WASHINGTON — Not much changed in the Dietary Guidelines for Americans 2020-2025 when compared to the guidelines for 2015-2020, but one non-change could lead to debate.

The updated Dietary Guidelines, which were released Dec. 29, went against the advice of a Dietary Guidelines Advisory Committee and kept the recommendation for added sugars at less than 10% of total calories per day, starting at age 2. Infants younger than age 2 should avoid foods and beverage with added sugars.

The updated Dietary Guidelines may be found here. The US Department of Agriculture and the US Department of Health and Human Services update the Dietary Guidelines every five years. Each time they appoint a Dietary Guidelines Advisory Committee, which, in a report issued in July, said the added sugar intake recommendation should be lowered to less than 6% of total calories.

The quantitative recommendations, however, did not change in the updated Dietary Guidelines because there was not a “preponderance of evidence” in the material the DGAC reviewed to support specific changes. The USDA and the HHS both encourage further studies on added sugar, including those that look for evidence of the health benefits from dropping to less than 6% of total calories from less than 10%.

“Today, we are pleased USDA and HHS sided with strong scientific evidence and discounted the Dietary Guidelines Advisory Committee’s recommendation to lower the recommendation for added sugars intake to no more than 6% of daily calories,” said Courtney Gaine, PhD, president of The Sugar Association. “That recommendation was not justified given there was not a proper and thorough review of the totality of scientific evidence, but in the end, the agencies got it right and maintained the current recommendation of 10% of calories from added sugars.”

Mitchell S. V. Elkind, MD, president of the American Heart Association, said he was pleased with how the updated Dietary Guidelines stressed healthy eating, “but we are disappointed the USDA and HHS did not accept all of the Dietary Guidelines Advisory Committee’s science-based recommendations in the final guidelines for 2020, including the recommendation to lower added sugars consumption to less than 6% of calories.”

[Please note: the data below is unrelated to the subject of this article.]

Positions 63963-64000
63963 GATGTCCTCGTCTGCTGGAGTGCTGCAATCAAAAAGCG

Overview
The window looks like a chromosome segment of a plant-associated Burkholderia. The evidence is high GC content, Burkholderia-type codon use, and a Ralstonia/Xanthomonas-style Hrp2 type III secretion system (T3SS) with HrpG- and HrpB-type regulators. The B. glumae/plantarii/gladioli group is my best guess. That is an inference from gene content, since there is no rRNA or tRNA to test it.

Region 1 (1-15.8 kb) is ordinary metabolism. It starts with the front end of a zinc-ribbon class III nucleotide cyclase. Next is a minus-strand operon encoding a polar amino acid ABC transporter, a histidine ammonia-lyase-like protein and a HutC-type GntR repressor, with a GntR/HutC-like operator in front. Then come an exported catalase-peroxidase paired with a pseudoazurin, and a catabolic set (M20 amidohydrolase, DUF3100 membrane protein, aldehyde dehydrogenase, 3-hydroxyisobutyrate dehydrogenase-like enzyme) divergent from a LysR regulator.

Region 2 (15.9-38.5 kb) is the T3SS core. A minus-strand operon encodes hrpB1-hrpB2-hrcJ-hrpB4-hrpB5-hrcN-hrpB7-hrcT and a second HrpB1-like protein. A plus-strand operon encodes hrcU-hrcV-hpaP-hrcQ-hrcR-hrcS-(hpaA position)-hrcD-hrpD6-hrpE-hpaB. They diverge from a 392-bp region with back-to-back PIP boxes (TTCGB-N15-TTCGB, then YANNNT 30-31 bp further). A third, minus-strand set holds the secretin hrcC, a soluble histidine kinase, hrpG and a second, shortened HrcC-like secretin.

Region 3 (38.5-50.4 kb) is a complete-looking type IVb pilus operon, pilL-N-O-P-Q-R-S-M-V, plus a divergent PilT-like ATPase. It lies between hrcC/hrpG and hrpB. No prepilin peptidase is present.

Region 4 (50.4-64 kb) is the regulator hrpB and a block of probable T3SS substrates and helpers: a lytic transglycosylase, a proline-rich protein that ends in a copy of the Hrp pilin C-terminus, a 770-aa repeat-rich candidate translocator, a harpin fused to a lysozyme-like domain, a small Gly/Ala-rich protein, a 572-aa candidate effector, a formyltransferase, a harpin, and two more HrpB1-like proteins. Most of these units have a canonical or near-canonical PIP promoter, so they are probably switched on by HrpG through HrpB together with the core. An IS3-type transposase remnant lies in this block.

The FDA defines added sugars as sugars that either are added during the processing of foods or packaged as such. Sugar-sweetened beverages make up 24% of the average intake of added sugars for Americans age 1 and older while desserts and sweet snacks make up another 19%.

The updated version of the Dietary Guidelines for the first time included recommendations for pregnant and lactating women and infants under age 2.

Infants should be fed exclusively human milk for the first six months of life and be fed iron-fortified infant formula during the first year of life when human milk is not available. They also should be given supplemental vitamin D soon after birth.

Infants, at about six months of age, should be introduced to nutrient-dense complementary foods, including potentially allergenic foods along with other complementary foods. The foods should be rich in iron and zinc, particularly for infants fed human milk. For infants at high risk of peanut allergy, peanut-containing foods should be introduced between the ages of four and six months.

Intake of folate/folic acid, iron, iodine, choline and seafood was recommended for pregnant and lactating women.

While recommending limits on intakes of saturated fat and sodium, the updated Dietary Guidelines kept the same quantitative recommendations as the 2015-2020 version. Saturated fat intake should make up less than 10% of total caloric intake per day starting at age 2. Sodium intake should be less than 2,300 mg per day and even less for children younger than 14.

The updated Dietary Guidelines said 85% of daily calories should come from nutrient-dense foods and beverages since they provide vitamins, minerals, and other health-promoting components and have little added sugars, saturated fat, and sodium. When prepared with no or little added sugars, saturated fat and sodium, foods that serve as examples of nutrient-dense are vegetables, fruits, whole grains, seafood, eggs, beans, peas, lentils, unsalted nuts and seeds, fat-free and low-fat dairy products, and lean meats and poultry.

The Dietary Guidelines provides science-based recommendations designed to create healthy dietary patterns as a way to combat diet-related diseases. About 74% of US adults are overweight or have obesity, according to the Dietary Guidelines. About 18.2 million US adults have coronary artery disease. Almost 11% of Americans have type 1 or type 2 diabetes. More than 250,000 women will be diagnosed with breast cancer this year, and more than 1.3 million people are living with colorectal cancer.

The Dietary Guidelines are designed for use by health care professionals and policy makers as they reach out to the public and provide the nutritional foundation for federal nutrition programs.

“At USDA and HHS, we work to serve the American people, to help every American thrive and live healthier lives through access to healthy foods and providing nutrition recommendations,” said US Secretary of Agriculture Sonny Perdue. “With the release of the Dietary Guidelines, we have taken the very important step to provide nutrition guidance that can help all Americans lead healthier lives by making every bite count.”

Alex Azar, US Health and Human Services Secretary, added, “The science tells us that good nutrition leads to better health outcomes, and the new Dietary Guidelines use the best available evidence to give Americans the information they need to make healthy decisions for themselves and their families. USDA and HHS have expanded this edition of the Dietary Guidelines to provide new guidance for infants, toddlers, and pregnant and breastfeeding women, helping all Americans to improve their health, no matter their age or life stage.”